How to


Growing on Coco Coir

One of the most popular cannabis grow mediums is coco coir, sometimes referred to simply as coco. Coco coir (pronounced coy-er) is widely used in both grow rooms and outdoor gardens, in hydroponic and soil grows, and is as versatile as it is popular. 

Often used as a stand-alone soil replacement for hydroponic systems, coco coir can also be used as a soil amendment or combined with other mediums, such as perlite or vermiculite, to create a highly-absorbent, loosely-packed medium that enables significant nutrient uptake and rapid root development. If you aren’t already using coco in your grow, you could miss out on some of the many benefits that come with it.

What is Coco Coir?

Coco coir is made of the ground-up fibres of coconut husks. Once considered a byproduct and discarded, it was discovered in the last century that these husks, once ground, created a soil-like substrate that retained moisture well. Since then, coco has gained worldwide traction in the fields of organic farming, hydroponics, and especially cannabis growing.

Coco coir is suitable for many different grow systems. Its soil-like consistency and ability to retain water makes it an excellent medium for beginning growers, but it remains a favourite amongst more advanced horticulturalists as well. This is because, unlike soil, coco coir will retain water and moisture but is light and airy enough to allow oxygen to reach the roots, akin to hydro growing. For this reason, coco coir is widely considered a hydroponic medium, though it is frequently combined into soil mixtures to increase drainage, add moisture retention, and loosen compacted soil.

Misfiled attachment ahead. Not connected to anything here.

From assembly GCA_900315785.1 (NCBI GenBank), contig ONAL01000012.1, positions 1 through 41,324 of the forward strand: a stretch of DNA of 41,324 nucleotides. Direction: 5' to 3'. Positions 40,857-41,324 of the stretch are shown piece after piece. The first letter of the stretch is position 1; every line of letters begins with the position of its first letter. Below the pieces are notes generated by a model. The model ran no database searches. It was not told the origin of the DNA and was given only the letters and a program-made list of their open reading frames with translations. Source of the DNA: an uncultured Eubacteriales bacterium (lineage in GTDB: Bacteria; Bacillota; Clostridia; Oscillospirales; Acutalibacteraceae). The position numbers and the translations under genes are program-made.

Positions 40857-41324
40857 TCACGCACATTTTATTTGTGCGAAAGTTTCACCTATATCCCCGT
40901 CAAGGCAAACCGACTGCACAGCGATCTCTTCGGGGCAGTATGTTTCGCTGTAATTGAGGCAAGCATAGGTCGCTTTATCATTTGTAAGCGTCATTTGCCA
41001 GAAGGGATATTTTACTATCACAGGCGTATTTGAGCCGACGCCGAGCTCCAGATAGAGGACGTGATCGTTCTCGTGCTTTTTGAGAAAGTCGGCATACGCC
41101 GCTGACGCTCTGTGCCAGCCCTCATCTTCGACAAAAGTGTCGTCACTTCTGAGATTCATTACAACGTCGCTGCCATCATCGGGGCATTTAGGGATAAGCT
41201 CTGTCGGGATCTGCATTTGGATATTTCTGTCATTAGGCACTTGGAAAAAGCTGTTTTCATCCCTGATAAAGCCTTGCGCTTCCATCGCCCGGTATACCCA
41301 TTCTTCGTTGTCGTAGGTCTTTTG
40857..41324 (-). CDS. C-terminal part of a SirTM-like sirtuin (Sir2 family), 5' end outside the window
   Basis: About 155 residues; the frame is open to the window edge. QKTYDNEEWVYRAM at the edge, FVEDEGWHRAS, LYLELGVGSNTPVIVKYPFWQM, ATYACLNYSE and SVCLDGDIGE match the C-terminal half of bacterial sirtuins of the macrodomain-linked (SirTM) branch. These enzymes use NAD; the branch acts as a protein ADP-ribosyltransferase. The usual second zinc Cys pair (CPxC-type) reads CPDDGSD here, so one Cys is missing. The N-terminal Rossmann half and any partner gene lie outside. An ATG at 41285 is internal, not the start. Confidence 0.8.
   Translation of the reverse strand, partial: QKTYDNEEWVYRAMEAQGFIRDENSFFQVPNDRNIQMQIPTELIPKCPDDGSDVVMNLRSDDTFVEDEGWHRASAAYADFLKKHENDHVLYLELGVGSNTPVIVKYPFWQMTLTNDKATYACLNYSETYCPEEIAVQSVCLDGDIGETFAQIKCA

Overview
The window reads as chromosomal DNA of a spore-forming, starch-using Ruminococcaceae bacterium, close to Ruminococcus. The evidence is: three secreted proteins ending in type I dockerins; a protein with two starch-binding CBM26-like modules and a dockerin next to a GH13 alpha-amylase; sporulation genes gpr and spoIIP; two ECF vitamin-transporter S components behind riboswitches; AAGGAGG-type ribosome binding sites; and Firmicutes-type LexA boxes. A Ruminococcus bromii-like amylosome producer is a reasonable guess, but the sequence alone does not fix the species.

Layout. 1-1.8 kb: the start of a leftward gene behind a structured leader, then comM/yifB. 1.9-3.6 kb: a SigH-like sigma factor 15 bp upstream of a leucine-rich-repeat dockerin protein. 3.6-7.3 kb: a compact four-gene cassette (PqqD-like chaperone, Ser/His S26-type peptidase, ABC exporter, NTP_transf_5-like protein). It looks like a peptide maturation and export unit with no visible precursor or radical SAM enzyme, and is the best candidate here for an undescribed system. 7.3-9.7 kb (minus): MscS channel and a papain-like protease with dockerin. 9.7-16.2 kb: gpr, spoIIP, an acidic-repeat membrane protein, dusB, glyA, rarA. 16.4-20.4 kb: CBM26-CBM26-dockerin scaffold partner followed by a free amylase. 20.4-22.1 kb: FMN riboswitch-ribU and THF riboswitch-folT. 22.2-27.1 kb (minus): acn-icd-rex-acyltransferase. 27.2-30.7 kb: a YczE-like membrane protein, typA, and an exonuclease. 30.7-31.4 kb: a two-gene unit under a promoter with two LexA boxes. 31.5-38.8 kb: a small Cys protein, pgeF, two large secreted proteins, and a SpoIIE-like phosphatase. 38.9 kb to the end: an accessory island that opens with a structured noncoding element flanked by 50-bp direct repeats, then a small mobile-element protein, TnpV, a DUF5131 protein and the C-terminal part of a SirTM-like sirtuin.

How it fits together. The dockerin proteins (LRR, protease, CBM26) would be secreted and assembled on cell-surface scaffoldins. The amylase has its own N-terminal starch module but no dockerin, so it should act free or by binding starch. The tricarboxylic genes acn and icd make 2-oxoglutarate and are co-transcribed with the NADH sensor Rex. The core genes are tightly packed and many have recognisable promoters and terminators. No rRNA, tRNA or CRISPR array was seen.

How is Coco Coir Made?

Coconut husks go through heavy and time-consuming processing to create coconut coir. The husks are soaked in a process called retting, which helps to dissolve cellular tissue and pectin, allowing for the easy separation of the coco fibre from the husk. Once soaking is completed, the husks are dried, sometimes for as long as an entire year.

The separated fibre is then further processed into the form in which it will be sold, either ground to a fine particulate, left in long, stringy fibres, or chopped into larger chunks, referred to as “chips.” Each of these forms of coir possesses its own unique attributes, which can be beneficial for different types or stages of plant growth.

Using Coco Coir in Your Cannabis Garden

Many first-time cannabis growers jump right into using coco coir when they begin gardening, and for good reason–its soil-like consistency and appearance can be far less intimidating than expanded clay pebbles, a Deep Water Culture or an ebb-and-flow system. Not all coco is created the same, though, and understanding the differences between the various types can help save you time and money later on in your grow and possibly sparing your cannabis plants from damage.